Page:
EUROPEAN VALUES MAPS
    About
    European Values Maps
    European Value Maps are conceptual maps of human values across Europe. European Value Maps allow the public to reflect on the sheer variety of opinions that are held by European citizens. In doing so, they help European citizens to become more accepting to differences in their opinions, and therefore reduce opinion polarization that has become one of the warring trends in our society.

    European Value Maps are created using European Values Study (EVS) data set. Each map is created using a small set of questions from this survey (usually between 10 and 20 questions) that are unified by a single societal topic. Each dot on the map represents a person who filled in the survey. Two dots are close on the map if the two corresponding persons filled in the survey in a similar way. The countries represents groups (clusters) of people with similar opinions.

    European Value Maps resemble geographic maps, but you should not be misled – there is no geography involved. A country in this map is conceptual – it is a group of people that hold similar opinions. This way the maps allow to observe and investigate all the variety of opinions on a certain topic without drawing strict geographic borders. We believe that observing these diversity of opinions will help European citizens to embrace their differences and similarities and avoid falling into extreme polarized groups.

    You can investigate the countries by clicking on them and reading their description. The description of each country was produced by a careful manual analysis of the data within it. To see if you agree with the description, you can investigate the opinions within each country yourself by using bar-charts that show how the questions were answered. You can also investigate the demographic data of the population within the counties using the bar chart tab. This way you can also investigate the interplay between the conceptual and geographic proximities. You can also see yourself on the map! Just click on the survey tab, answer the proposed questions and enjoy exploring your position as it relates to the position of European citizens!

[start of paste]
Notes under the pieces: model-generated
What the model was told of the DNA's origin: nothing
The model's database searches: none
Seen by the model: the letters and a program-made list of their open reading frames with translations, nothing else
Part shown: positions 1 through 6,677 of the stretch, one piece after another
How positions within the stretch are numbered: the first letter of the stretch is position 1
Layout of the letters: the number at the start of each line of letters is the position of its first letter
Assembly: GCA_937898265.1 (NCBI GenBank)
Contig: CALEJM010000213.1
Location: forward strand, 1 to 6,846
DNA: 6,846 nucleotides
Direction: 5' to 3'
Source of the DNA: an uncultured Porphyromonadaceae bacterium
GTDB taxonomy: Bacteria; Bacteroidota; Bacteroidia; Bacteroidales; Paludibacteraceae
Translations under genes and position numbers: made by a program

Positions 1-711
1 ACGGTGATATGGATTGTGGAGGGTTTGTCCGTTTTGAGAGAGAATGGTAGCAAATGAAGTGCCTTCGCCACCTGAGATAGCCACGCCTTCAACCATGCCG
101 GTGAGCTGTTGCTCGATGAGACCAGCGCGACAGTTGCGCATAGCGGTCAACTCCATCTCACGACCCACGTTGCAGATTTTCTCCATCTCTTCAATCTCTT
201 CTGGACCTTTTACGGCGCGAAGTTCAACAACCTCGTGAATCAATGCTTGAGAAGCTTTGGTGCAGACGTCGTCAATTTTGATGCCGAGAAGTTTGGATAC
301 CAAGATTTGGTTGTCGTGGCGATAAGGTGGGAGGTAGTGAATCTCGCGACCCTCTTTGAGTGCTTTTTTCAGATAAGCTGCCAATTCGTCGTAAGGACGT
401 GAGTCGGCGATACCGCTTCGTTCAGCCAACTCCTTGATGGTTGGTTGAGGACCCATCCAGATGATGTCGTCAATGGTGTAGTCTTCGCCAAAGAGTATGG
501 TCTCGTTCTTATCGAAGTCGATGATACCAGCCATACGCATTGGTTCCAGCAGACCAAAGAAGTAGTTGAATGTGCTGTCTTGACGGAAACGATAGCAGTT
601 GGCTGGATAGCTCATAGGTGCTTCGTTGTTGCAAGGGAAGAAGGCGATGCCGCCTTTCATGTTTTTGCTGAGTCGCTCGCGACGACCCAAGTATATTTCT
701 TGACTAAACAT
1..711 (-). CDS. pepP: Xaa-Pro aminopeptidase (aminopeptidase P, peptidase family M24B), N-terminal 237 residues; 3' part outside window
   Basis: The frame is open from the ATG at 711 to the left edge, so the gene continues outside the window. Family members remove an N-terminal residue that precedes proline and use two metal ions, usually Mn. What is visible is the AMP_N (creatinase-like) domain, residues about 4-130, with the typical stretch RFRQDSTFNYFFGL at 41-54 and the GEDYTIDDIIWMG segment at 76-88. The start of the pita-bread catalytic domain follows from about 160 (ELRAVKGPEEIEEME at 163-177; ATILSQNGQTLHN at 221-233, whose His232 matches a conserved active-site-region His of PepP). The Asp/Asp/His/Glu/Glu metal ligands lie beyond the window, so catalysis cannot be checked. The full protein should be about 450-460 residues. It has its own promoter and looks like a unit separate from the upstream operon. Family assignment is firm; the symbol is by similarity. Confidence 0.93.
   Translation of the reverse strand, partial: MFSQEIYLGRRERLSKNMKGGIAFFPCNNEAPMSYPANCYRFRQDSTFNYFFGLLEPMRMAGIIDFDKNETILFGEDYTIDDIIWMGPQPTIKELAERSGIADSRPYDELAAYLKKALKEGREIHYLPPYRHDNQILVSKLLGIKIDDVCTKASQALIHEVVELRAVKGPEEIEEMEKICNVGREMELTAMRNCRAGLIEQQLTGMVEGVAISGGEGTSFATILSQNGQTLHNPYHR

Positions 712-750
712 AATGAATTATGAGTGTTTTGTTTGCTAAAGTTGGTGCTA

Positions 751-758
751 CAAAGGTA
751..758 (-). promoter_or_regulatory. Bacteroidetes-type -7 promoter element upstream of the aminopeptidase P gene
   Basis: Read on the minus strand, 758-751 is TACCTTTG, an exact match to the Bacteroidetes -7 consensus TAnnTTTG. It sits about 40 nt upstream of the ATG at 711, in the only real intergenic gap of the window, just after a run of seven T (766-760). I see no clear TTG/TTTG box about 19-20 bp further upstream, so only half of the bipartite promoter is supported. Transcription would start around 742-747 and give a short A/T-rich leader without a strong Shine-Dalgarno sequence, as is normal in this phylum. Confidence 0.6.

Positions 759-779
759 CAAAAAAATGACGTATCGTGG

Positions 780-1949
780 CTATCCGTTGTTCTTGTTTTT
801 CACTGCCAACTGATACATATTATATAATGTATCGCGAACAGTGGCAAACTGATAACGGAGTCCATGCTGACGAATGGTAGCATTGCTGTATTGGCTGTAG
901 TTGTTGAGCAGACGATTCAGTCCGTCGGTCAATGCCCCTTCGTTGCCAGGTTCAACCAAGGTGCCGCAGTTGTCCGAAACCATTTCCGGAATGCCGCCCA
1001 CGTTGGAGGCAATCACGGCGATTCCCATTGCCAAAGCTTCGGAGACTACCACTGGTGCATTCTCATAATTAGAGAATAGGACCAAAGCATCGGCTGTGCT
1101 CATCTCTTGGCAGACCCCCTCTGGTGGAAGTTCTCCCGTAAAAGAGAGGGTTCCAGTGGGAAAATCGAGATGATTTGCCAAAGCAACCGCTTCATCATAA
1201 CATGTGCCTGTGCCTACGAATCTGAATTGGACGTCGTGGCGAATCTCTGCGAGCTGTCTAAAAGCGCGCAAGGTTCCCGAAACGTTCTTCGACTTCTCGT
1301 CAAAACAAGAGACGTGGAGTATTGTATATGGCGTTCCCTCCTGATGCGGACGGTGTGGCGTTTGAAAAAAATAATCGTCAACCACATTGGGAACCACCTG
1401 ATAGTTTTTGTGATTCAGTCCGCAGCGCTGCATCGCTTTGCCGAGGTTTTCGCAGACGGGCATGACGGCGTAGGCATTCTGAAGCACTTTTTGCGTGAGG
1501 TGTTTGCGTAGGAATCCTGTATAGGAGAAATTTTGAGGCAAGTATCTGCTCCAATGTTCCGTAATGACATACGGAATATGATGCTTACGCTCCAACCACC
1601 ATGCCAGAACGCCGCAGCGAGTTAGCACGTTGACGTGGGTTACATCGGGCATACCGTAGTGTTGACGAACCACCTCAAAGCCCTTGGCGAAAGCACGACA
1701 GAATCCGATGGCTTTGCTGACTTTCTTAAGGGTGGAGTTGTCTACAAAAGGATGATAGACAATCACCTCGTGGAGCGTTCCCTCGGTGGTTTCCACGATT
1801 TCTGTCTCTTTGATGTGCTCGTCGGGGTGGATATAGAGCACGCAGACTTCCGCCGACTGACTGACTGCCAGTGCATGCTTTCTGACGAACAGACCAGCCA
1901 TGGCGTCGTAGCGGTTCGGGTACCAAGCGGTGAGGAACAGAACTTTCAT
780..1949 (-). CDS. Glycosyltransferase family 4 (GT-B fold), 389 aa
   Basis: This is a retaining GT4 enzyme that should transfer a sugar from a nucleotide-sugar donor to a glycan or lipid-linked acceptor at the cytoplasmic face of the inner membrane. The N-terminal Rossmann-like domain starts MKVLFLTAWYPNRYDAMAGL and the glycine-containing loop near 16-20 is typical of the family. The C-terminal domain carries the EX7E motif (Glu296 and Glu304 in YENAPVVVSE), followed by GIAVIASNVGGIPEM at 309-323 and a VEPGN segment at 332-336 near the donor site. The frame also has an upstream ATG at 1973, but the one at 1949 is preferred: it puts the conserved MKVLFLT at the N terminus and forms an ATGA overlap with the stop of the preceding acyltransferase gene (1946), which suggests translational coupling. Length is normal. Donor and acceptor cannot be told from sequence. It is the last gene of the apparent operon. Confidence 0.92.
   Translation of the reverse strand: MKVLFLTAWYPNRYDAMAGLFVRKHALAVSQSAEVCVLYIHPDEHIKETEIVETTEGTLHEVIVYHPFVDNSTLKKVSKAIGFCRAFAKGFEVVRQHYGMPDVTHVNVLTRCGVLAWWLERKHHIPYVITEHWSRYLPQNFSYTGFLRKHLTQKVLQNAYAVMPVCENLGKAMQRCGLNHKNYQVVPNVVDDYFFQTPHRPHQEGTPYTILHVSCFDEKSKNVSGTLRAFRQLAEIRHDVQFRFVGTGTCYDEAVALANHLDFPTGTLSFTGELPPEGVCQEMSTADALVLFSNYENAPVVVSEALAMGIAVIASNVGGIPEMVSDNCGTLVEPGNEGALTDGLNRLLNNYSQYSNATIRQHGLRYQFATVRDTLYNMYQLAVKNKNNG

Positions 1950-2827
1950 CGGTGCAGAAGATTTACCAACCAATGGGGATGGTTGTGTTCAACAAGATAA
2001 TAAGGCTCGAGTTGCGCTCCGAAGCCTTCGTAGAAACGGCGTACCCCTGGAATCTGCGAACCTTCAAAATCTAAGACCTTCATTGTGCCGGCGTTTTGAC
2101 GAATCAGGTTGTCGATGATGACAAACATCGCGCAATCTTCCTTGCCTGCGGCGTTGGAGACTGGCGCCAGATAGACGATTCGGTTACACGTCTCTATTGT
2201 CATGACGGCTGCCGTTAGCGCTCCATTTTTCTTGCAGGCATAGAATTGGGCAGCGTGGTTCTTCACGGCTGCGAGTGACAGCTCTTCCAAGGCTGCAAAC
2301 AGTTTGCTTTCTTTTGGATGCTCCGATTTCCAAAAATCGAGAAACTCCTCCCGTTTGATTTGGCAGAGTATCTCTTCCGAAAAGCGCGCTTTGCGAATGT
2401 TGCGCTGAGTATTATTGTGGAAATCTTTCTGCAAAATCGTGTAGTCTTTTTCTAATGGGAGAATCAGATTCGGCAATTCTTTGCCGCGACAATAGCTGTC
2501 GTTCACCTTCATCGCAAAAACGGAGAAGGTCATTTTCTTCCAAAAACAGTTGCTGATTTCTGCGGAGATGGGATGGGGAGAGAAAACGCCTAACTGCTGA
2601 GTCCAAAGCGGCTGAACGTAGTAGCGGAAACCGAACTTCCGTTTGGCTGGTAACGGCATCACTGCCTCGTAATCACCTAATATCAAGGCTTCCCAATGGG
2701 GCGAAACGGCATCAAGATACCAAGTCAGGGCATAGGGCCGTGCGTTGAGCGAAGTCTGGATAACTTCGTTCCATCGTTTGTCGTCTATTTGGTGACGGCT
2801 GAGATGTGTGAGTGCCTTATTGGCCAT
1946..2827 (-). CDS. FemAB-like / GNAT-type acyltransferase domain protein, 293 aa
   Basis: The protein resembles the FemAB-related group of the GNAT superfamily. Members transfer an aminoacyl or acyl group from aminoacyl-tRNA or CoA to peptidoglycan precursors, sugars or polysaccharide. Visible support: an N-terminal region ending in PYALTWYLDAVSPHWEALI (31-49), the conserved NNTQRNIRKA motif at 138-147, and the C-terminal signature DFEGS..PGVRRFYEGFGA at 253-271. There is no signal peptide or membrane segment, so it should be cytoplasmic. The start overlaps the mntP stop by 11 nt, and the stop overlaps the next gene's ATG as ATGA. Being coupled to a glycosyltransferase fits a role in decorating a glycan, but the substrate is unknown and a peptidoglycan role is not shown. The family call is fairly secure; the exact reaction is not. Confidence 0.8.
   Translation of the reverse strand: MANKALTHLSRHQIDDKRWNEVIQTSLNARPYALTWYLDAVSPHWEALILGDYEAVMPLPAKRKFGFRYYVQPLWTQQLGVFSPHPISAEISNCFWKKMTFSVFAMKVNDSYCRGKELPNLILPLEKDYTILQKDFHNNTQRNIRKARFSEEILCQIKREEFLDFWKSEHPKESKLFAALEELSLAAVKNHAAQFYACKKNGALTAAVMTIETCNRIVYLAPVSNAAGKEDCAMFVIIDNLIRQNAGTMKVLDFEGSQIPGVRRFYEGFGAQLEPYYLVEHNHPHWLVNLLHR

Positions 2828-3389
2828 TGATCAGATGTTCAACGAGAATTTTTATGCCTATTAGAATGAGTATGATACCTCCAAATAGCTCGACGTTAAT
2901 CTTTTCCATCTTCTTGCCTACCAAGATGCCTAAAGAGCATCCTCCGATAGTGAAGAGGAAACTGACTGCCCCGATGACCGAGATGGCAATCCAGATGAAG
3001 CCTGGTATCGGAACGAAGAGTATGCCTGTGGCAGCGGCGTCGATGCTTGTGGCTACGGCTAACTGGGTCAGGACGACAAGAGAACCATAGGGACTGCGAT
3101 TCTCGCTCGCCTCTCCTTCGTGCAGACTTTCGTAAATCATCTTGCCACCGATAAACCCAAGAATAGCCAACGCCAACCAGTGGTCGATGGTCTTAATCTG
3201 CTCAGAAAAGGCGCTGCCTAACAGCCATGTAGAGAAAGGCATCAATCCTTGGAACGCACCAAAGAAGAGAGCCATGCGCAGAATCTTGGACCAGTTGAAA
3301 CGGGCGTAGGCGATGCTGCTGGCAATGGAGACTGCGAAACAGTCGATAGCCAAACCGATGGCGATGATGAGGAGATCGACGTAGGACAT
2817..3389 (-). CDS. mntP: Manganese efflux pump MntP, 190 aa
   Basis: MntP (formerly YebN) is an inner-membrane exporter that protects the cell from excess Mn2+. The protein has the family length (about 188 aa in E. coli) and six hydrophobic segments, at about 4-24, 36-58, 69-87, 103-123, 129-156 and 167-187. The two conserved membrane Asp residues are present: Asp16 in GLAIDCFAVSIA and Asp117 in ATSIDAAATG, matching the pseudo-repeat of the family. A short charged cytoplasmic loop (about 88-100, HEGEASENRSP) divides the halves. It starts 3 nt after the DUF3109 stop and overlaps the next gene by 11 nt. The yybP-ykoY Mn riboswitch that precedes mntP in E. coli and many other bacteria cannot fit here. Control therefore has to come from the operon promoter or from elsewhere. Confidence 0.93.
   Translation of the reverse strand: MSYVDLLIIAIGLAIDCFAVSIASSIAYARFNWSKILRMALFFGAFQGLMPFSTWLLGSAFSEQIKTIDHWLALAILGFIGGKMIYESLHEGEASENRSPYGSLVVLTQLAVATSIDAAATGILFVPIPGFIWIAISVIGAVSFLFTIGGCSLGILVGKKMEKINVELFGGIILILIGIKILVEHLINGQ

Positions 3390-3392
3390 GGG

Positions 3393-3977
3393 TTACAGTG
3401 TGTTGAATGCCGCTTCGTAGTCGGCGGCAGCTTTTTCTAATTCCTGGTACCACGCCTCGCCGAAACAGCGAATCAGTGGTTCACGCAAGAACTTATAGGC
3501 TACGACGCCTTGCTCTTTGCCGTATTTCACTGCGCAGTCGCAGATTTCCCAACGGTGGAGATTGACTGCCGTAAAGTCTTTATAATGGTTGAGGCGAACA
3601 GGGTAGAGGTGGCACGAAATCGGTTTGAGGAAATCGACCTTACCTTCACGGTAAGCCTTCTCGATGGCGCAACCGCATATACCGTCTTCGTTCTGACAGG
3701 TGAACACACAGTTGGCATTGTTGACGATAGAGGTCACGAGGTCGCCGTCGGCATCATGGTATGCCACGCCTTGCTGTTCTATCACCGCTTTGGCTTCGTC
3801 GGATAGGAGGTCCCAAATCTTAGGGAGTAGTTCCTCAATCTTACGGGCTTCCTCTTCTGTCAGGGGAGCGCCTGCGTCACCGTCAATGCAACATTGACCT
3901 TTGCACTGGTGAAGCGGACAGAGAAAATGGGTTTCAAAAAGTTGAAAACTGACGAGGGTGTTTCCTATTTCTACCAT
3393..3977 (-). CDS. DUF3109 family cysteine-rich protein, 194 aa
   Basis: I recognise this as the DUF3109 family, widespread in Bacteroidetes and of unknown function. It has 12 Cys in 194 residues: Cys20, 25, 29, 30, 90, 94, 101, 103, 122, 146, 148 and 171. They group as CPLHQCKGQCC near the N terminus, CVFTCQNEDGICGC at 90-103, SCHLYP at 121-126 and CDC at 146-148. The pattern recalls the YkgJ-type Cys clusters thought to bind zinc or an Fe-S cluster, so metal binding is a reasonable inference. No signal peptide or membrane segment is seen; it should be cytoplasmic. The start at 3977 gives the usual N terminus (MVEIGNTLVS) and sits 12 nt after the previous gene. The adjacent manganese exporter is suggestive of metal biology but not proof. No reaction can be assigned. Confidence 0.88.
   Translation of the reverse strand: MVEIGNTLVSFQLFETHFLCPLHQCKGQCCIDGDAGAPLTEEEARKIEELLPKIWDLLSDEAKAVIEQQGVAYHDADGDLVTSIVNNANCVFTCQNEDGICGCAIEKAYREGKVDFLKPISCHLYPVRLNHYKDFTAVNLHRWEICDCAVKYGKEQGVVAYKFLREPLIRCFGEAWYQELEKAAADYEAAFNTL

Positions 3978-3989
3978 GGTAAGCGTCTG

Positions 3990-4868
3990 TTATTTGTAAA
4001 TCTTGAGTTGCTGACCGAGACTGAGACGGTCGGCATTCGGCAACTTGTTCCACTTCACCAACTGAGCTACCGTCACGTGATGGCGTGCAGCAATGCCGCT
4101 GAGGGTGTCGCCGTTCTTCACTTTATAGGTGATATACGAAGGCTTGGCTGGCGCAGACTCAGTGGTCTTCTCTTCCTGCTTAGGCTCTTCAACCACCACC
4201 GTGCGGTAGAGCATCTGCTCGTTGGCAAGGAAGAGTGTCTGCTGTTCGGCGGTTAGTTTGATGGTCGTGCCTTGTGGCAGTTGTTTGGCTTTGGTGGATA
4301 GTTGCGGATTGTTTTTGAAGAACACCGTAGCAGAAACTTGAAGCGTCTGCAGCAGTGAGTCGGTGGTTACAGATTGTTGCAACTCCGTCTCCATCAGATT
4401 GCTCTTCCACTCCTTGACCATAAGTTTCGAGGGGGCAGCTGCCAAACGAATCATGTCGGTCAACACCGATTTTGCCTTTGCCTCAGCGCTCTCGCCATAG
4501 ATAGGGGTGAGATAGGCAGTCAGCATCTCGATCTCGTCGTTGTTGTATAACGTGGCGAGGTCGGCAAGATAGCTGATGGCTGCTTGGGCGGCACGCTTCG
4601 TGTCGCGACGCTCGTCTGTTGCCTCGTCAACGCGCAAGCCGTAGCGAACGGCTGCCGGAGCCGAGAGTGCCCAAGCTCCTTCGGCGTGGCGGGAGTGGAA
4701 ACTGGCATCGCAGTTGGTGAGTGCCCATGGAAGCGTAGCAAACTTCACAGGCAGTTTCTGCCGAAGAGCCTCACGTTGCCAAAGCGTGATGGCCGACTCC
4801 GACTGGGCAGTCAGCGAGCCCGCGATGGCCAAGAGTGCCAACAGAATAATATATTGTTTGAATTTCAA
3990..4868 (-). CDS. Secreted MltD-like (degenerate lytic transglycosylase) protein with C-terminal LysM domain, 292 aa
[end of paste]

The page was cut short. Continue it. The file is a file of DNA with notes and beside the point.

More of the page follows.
Methodology and Related Work
    Data of the European Values Study have been presented in visual form in the European Values Atlas, using choropleths (geographic maps with countries coloured accordingly to the value of an investigated variable), bar charts, and scatterplots. These visuals show valuable insights on the separate dimensions of the data set (one question at a time). Our goal with the conceptual maps is to introduce a whole other dimension of the use of data visualisation to the analysis of European Value Study data. We suggest mapping multiple dimensions of the data set at once, without strict prior hypotheses, providing an overview of the data and tools to investigate details, to build further surprising and unexpected insights on the data.